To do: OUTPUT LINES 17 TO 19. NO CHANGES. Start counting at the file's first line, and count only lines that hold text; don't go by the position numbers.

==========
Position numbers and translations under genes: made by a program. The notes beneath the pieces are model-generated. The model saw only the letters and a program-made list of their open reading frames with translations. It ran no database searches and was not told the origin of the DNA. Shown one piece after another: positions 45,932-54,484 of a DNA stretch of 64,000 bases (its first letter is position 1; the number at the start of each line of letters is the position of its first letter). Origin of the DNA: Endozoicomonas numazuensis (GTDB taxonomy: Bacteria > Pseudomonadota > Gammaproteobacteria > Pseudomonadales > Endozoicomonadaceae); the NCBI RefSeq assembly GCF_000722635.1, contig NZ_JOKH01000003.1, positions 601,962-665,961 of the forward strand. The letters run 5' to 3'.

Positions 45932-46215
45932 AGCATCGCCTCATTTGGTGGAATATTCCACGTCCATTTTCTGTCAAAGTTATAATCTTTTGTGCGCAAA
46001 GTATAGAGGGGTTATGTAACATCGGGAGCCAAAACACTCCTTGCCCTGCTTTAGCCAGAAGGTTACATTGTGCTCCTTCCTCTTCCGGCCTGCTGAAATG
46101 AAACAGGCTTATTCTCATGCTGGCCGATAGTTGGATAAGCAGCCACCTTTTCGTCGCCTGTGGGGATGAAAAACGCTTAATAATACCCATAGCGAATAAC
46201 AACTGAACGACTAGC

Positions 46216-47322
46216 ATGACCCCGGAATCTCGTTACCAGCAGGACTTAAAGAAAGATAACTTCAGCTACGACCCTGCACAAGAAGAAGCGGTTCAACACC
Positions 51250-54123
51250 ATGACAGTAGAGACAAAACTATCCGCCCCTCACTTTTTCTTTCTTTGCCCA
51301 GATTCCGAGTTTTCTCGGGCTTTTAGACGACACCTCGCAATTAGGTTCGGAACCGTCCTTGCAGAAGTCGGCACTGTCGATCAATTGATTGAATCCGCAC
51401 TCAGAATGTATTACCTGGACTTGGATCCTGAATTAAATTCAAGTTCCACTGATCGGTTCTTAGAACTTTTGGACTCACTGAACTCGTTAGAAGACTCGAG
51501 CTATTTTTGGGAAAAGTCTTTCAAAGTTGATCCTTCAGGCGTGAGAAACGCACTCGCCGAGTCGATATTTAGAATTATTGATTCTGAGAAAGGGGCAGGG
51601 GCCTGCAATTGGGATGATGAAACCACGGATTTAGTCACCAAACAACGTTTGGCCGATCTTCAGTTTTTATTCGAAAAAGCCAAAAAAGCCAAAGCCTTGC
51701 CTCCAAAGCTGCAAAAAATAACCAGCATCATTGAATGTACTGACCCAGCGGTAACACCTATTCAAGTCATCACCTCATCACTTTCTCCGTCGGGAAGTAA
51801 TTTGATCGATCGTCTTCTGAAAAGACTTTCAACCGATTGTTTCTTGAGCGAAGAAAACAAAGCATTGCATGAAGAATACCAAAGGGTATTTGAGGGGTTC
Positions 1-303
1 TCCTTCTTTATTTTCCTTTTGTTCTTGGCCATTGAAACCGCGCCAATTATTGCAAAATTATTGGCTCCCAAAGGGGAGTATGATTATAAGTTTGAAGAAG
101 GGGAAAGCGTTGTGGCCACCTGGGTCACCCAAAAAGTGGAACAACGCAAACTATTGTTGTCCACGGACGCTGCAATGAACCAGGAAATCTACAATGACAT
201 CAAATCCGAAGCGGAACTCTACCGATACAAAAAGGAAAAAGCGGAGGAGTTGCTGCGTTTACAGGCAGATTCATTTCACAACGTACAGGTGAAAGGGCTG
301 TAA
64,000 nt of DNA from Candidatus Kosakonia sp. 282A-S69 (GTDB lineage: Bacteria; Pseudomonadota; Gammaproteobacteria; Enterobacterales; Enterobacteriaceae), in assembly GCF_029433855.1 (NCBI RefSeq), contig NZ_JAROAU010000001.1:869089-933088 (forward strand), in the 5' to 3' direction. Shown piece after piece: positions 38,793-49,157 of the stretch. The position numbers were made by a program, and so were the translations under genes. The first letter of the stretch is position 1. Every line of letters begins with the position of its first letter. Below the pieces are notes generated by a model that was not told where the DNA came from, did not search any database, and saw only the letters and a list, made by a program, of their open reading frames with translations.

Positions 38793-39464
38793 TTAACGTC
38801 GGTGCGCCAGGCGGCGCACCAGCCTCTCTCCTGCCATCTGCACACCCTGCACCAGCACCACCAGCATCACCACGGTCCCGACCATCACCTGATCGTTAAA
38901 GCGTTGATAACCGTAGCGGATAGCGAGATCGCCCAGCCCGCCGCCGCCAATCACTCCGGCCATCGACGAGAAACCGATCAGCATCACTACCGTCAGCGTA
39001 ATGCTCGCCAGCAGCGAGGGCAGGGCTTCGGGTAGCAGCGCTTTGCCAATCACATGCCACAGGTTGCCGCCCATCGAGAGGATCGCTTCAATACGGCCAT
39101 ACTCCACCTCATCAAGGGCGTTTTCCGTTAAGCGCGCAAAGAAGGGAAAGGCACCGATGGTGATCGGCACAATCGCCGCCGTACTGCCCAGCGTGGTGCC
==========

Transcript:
Positions 1-303
1 TCCTTCTTTATTTTCCTTTTGTTCTTGGCCATTGAAACCGCGCCAATTATTGCAAAATTATTGGCTCCCAAAGGGGAGTATGATTATAAGTTTGAAGAAG
101 GGGAAAGCGTTGTGGCCACCTGGGTCACCCAAAAAGTGGAACAACGCAAACTATTGTTGTCCACGGACGCTGCAATGAACCAGGAAATCTACAATGACAT